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Familial risks for nerve, nerve root and plexus disorders in siblings based on hospitalisations in Sweden
  1. Kari Hemminki1,
  2. Xinjun Li2,
  3. Kristina Sundquist2
  1. 1Division of Molecular Genetic Epidemiology, German Cancer Research Center (DKFZ), Heidelberg, Germany; Center for Family Medicine, Karolinska Institute, Huddinge, Sweden
  2. 2Center for Family Medicine, Karolinska Institute, Huddinge, Sweden
  1. Correspondence to:
 Professor K Hemminki
 Division of Molecular Genetic Epidemiology, German Cancer Research Center, Im Neuenheimer Feld 580, D-69120 Heidelberg, Germany; k.hemminki{at}dkfz.de

Abstract

Background: Nerve, nerve root and plexus disorders are common diseases, but little is known about familial clustering in these diseases. This is, to our knowledge, the first systematic family study carried out on these diseases.

Methods: Familial risks for siblings who were hospitalised for nerve, nerve root and plexus disorders in Sweden were defined. A nationwide database for neurological diseases was constructed by linking the Multigeneration Register on 0–69-year-old siblings to the Hospital Discharge Register covering the years 1987–2001. Standardised risk ratios (SIRs) were calculated for affected sibling pairs by comparing them with those whose siblings had no neurological disease.

Results: 29 686 patients, 43% men and 57% women, were diagnosed at a mean age of 37.5 years. 191 siblings were hospitalised for these disorders, giving an overall SIR of 2.59 (95% CI 1.58 to 4.22), with no sex difference. Plantar nerve mononeuritis and carpal tunnel syndrome showed the highest familial risks: 4.82 (1.08 to 16.04) and 4.08 (2.07 to 7.84), respectively. Lateral poplitean and plantar nerve neuritis preferentially affected women, with SIRs of >8; disorders of the other cranial nerves affected only men, with an SIR of >10. Concordant trigeminal neuralgia, Bell’s palsy and carpal tunnel syndrome showed familial risks, but, with the exception of Bell’s palsy, they also showed correlation between spouses, implying environmental sharing of risk factors.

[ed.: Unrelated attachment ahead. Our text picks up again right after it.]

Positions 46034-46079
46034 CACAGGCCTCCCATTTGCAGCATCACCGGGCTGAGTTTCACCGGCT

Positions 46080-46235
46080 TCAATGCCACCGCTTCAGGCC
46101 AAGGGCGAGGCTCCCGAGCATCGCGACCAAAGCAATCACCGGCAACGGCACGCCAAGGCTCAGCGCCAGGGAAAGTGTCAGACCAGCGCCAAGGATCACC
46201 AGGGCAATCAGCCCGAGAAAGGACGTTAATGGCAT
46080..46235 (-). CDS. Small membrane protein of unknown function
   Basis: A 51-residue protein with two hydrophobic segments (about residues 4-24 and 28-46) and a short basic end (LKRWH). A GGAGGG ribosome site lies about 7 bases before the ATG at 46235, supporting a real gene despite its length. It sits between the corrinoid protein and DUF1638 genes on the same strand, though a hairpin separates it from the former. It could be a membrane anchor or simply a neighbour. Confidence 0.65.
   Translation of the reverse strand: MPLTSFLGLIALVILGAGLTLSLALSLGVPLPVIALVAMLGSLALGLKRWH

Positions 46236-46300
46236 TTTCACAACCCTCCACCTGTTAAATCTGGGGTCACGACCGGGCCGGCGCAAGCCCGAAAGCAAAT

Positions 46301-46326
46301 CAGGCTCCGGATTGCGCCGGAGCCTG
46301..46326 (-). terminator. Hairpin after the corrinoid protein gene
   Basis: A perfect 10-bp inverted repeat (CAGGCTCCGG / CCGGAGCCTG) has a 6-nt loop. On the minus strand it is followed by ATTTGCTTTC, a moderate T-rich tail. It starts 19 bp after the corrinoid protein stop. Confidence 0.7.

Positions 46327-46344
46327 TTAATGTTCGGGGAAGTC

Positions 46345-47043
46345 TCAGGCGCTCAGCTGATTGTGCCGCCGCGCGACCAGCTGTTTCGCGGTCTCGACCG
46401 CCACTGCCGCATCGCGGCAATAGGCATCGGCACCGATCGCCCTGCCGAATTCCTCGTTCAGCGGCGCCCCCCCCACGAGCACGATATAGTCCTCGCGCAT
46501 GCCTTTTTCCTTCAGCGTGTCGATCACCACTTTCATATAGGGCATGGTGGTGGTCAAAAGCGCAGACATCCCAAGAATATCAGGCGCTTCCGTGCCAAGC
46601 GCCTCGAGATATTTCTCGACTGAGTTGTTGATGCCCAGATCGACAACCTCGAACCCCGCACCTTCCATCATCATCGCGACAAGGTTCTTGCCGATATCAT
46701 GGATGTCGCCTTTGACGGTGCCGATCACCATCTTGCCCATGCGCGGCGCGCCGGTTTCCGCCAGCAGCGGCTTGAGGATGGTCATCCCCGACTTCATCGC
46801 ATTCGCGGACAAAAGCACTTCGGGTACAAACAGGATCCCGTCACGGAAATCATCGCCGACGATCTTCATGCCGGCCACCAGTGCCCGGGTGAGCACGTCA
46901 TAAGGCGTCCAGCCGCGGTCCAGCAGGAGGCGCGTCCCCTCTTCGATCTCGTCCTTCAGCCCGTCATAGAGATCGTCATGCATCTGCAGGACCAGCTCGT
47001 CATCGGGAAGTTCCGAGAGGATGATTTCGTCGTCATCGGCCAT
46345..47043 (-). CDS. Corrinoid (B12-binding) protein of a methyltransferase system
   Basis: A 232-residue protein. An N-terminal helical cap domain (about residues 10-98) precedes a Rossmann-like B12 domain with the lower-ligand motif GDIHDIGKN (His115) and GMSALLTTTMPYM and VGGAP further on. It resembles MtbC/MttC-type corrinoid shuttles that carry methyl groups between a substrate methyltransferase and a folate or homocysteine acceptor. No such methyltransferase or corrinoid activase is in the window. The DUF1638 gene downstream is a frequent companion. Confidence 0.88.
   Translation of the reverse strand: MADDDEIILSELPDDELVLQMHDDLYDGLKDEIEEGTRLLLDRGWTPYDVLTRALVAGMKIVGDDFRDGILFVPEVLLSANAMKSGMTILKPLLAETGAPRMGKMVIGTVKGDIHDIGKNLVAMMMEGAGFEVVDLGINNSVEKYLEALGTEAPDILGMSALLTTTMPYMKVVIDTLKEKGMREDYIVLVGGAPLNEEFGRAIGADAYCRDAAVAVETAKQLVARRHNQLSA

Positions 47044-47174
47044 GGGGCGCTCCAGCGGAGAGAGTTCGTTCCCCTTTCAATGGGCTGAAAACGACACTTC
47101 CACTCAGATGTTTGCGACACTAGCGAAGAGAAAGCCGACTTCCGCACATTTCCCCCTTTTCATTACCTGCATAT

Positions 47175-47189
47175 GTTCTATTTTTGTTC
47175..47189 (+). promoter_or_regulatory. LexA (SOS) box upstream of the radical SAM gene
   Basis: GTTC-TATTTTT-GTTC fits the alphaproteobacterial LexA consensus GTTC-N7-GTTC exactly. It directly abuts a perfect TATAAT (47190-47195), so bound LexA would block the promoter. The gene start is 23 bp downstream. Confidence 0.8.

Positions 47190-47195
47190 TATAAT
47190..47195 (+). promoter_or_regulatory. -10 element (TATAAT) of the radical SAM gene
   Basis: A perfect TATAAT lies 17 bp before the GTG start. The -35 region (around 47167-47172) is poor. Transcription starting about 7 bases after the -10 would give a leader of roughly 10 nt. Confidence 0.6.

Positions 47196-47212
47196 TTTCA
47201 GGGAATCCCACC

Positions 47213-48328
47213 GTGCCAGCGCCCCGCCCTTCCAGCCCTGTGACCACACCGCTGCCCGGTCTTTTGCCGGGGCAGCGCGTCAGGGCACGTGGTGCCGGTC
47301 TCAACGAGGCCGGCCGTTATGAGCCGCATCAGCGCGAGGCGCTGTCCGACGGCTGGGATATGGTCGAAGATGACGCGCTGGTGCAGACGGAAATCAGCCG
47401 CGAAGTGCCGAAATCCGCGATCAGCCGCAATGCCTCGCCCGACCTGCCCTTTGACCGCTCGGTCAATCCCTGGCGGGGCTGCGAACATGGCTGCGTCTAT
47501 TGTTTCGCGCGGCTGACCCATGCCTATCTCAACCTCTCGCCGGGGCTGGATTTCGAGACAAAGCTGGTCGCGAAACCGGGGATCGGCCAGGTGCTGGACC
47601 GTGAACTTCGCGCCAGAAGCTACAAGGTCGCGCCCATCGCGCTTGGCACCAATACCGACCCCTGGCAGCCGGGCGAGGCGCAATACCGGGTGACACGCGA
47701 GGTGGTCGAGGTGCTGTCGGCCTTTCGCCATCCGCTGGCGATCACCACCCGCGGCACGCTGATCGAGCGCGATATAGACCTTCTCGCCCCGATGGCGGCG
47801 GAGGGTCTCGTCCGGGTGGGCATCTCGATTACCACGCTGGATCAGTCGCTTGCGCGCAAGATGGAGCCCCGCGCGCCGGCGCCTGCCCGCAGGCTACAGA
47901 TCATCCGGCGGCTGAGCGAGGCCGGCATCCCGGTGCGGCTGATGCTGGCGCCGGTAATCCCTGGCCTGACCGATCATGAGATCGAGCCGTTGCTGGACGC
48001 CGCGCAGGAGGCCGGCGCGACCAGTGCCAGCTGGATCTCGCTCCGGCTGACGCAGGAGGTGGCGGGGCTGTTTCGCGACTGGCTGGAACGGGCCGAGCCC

Conclusions: The results cannot distinguish between inheritable or shared environmental factors, or their interactions, but they clearly show familial clustering, suggestive of multifactorial aetiology and inviting for aetiological research.

  • ICD, International Classification of Diseases
  • SIR, standardised incidence ratio

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Footnotes

  • Funding: This work was supported by grants from the National Institutes of Health (Grant Number. R01-H271084-1), the Swedish Research Council (Grant Number. K2004-21X-11651-09A to Dr JS and K2005-27X-15428-01A to Dr KS), and the Swedish Council for Working Life and Social Research (Grant Number. 2001–2373).

  • Competing interests: None declared.

  • This study was approved by the ethics committee at Karolinska Institute, Stockholm.

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